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JSPES, Vol. 27, No. 3 (Fall 2002 )
p. 271-306

The Paradox of Pursuing Anti-Poverty Strategies under Structural Adjustment Reforms in Uganda

William Muhumuza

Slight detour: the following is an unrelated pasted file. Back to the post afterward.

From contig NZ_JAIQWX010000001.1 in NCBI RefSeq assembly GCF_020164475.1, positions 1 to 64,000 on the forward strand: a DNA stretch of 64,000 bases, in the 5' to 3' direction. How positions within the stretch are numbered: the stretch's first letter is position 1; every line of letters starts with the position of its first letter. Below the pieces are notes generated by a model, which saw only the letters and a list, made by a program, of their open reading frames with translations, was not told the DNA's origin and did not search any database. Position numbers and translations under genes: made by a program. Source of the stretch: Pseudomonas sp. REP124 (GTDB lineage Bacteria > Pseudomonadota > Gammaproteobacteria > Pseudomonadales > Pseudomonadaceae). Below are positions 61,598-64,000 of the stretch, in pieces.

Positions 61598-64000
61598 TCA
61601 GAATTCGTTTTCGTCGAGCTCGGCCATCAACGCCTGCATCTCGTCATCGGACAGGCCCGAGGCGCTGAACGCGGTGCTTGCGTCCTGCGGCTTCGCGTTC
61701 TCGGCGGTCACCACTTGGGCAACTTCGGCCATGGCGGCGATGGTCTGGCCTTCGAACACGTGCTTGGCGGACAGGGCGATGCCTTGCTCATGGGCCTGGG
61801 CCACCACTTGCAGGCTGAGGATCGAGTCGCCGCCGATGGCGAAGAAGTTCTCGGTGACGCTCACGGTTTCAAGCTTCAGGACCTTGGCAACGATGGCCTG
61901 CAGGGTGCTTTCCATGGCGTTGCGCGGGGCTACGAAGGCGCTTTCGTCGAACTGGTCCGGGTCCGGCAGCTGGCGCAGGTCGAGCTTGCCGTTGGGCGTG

This paper critically analyses the impact of economic reforms that have been pursued by the NRM regime since 1987. It argues that though stabilization and adjustment reforms are sometimes necessary and have led to GDP growth in the economy for the last sixteen years, this growth has not translated into improved standards of living for the majority poor. The reforms have also been characterized by increasing income disparities. It also argues that the impressive GDP growth in the economy is attributed more to substantial external assistance than the effectiveness of reforms per se. It is hitherto argued that Uganda's anti-poverty strategies are unlikely to succeed in the long-run because of poor policy choices and prioritization, over-reliance on donor funds, and an unfavorable global trading system. Although this paper looks at Uganda, its findings have policy implications for other developing and poor countries facing similar policy conditions.